Big Island Hawaii
I remember from my days of traveling here that The Hawaii National airport has outside gardens. This is perfect as I always crave breathing Real god made air, I don’t care if it’s muggy air, rainy, frigidly cold just as long as it hasn’t been pumped thru a system, recycled for our breathing enjoyment.
The Hawaii National airport is special as most of it is exposed to the outdoors. The planes are right there and you could touch them as nothing is blocking you from doing so save maybe the length of your arms. Palm trees frame the open breezeways and it’s highly common to see large palms and other tropical flora frame the large plans like Air Canada (I bet that plane is really happy) although it is scheduled to leave for frosty Vancouver in an hour. Anyway the greenery surrounding the plane acts like a large lei around the fuselage and you can’t help thinking that this is what airports are like in paradise.
When I make it to the Big Island door-to-door I have been traveling for 16 hours and I am beat. It’s funny how not moving can just wear you out.
When I walk into my room I see that I have a balcony that is almost out over the ocean. There are lights pointing into the water and as I go to unpack, something in the water catches my eye. There’s something really big in there. I go out onto my balcony and what I see makes my eyes well up with tears it’s so beautiful. Five giant Manta Rays swimming around. They’re doing loop d’loops and showing off their white bellies. Sometimes they’ll tip to the side like a plane in an air show. Their wing span must be 6 feet and as they come up out of the water to feed I can see they have the friendliest faces. Watching them you are totally in awe of these creatures and at the same time as delighted as watching puppies play.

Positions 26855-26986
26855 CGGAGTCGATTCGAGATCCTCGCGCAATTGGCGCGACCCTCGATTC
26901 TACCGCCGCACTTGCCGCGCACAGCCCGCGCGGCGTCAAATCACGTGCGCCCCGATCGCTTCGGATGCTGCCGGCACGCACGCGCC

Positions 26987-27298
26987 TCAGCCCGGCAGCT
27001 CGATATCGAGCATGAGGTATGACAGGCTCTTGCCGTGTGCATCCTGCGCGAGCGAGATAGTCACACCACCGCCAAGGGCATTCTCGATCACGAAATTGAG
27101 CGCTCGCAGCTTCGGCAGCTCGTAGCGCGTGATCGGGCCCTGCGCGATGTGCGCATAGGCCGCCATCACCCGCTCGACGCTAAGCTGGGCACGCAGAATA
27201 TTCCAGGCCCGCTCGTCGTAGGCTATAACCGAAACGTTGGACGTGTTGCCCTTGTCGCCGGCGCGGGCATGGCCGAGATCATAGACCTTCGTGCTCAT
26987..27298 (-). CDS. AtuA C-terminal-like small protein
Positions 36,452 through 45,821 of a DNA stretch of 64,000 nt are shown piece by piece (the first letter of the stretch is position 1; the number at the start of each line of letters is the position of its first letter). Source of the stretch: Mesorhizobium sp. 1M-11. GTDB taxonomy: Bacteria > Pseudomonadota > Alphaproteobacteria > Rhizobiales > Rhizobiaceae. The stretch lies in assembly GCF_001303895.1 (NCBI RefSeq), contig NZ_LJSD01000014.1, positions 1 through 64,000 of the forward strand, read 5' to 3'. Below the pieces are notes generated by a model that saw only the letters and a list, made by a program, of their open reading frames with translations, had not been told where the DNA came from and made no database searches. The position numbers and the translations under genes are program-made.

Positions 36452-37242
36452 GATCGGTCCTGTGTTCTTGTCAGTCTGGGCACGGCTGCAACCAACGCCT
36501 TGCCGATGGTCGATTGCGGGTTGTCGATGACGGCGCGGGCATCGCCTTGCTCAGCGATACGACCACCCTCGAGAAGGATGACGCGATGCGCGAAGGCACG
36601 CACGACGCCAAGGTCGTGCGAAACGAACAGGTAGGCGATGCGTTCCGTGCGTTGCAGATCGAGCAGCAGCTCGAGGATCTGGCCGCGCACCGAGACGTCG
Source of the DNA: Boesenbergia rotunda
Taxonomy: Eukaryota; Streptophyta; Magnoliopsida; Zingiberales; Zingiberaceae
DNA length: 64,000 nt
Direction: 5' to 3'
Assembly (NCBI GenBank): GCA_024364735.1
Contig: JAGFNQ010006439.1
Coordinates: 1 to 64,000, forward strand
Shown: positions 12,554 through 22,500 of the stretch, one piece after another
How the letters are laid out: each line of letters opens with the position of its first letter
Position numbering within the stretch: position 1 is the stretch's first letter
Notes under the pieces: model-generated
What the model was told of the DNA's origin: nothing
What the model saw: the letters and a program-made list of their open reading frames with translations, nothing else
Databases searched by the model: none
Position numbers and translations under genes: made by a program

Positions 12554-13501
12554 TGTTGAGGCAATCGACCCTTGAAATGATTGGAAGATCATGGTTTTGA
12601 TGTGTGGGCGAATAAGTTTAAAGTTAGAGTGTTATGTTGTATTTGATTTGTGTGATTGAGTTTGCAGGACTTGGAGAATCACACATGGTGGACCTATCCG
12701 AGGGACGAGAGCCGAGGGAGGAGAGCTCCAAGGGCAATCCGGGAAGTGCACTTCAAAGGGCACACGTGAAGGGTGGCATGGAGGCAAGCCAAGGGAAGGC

I spend the next morning with Danny Akaka, who I have had the pleasure of working with many times in Girl Meets Hawaii and Great Hotels so it’s really wonderful that he is a part of Great Weekends as well. He is a Hawaiian treasure who makes it his mission to pass on the spirit and History of Hawaii to all who visit. He also knows all the words to “How do you solve a problem like Maria?” from Sound of Music. Falsetto voice and all.
One of the best parts of this trip is seeing Mauna Kea, considered the tallest mountian in the world. When measured from sea level. Altitude sickness is an issue since we’ll be climbing 13,000 feet and will lose about 40 percent of oxygen. We’ll also be going from 87 degrees with a lot of humidity to just above freezing and completely dry. We are all really excited about what feels like a good old fashioned school field trip.
We watch the sunset at the top of Mauna Kea. Absolutely beautiful! From this view we can see Maui and the top of the 10,000 ft. Volcano Haleakala.
Ever blow a Conch shell? I got to try at the Luau at Kona Village. I’ve never been able to do this and thought that this time was going to be no different. But for some reason my first attempt I was like Wynton Marsalis and blew a note that even made the Conch blower impressed. Even my camera crew was taken a back and we just all stood around sort of stunned. Of course when I had to do it in front of 100 people. Nada.
When I come back to my room the next night the Manta rays are not there. I wait. Then go back to wash my face. As I go to turn on the TV I glimpse down and see one of them. I literally jump up in the air and yell Yay! Like I’m 8 and have been told I get to ride a pony. I go out onto my balcony and this time I tell them hello and how nice it is to see them again.
I now think I am becoming too attached to the Manta Rays. I start to get excited to see them when I put my key card in the door. It’s like they have become my pets who greet me when I get home. (Whenever I come home, I will first hear my cat Fiona jump off the bed before she runs up to me) I love it but when I don’t see them the last night I think it’s an Omen. And I’m right the next two days are awful with bad news all around. I miss those manta rays.